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The question of what is procedurally fair was assessed in the recent case of Marghia by the Upper Tribunal.
This was an appeal by the Secretary of State for the Home Department (SSHD) against a First Tier Tribunal decision to allow the appeal of the Claimant after the SSHD refused her further leave to remain in the UK as a Tier 4 (General) Student.
The Claimant came to the UK as a Tier 4 (General) Student. Her visa expired on 4 December 2013. Before her visa expired, she applied for and was accepted on another course due to begin on 16 December 2013. The provider of that course subsequently changed the course start date to 13 January 2014, stating the Christmas period as the reason. The provider then issued a certificate of acceptance for studies to the Claimant.
Had the Claimant been able to start the new course on 16 December 2013, she would have fallen within the requirement for a new course to begin no more than 28 days after the expiry of her previous visa. The change in start date meant that she no longer qualified and as a result was required to leave the country.
The Claimant took her case to the First Tier Tribunal. There it was held that the SSHD was under a common law duty to act with fairness and it had fallen foul of that duty by refusing the Claimant's application to remain in the UK. It reasoned that it was not the fault of the Claimant that she had found herself in this predicament.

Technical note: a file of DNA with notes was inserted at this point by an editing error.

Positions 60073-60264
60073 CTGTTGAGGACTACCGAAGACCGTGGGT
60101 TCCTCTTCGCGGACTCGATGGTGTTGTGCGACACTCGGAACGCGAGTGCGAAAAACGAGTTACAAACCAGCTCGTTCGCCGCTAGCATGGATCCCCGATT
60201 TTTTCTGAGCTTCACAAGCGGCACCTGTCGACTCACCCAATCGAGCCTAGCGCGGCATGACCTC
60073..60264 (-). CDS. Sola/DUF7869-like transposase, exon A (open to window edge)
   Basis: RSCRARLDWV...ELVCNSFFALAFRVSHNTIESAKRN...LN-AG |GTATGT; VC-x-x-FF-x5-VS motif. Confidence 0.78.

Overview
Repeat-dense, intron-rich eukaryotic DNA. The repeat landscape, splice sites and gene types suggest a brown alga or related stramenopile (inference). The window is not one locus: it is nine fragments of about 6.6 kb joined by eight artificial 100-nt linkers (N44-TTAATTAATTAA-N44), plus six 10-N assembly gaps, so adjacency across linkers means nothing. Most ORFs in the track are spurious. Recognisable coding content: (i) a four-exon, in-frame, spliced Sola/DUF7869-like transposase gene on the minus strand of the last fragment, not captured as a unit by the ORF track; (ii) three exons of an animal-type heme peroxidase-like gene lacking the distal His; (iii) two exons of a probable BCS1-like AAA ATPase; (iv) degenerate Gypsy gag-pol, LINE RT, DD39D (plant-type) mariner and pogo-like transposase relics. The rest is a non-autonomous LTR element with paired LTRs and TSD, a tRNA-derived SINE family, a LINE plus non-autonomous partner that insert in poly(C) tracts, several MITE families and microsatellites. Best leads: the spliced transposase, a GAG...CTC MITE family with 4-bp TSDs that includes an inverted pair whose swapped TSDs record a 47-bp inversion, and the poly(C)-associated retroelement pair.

The SSHD appealed. The Upper Tribunal concluded that the First Tier Tribunal had erred in its construction of the duty to act with fairness. The common law duty to act with fairness imposes a duty to make decisions in a fair manner - in other words, a duty to act with procedural fairness. The duty does not go so far as to require that decisions are substantively fair. The courts will only interfere in the latter sense if the decision was one that no reasonable decision-maker could have made.
Seen in this context, the decision of the SSHD could not be seen as unfair. The Immigration Rules were clear and the SSHD had enforced them correctly. As such the SSHD's appeal was allowed.
This case reinforces the importance of following the Immigration Rules carefully when making an immigration application. Whilst there may be circumstances in which the SSHD will be prepared to exercise its discretion in relation to applications which fall outside of the Rules, this is inherently uncertain and, as this decision shows, very difficult to challenge.
Although a court or tribunal may sympathise with an applicant whose application has been rejected, unless the decision is 'procedurally' unfair (or so unreasonable that no reasonable decision-maker could have made it), that court or tribunal will not be able interfere with it.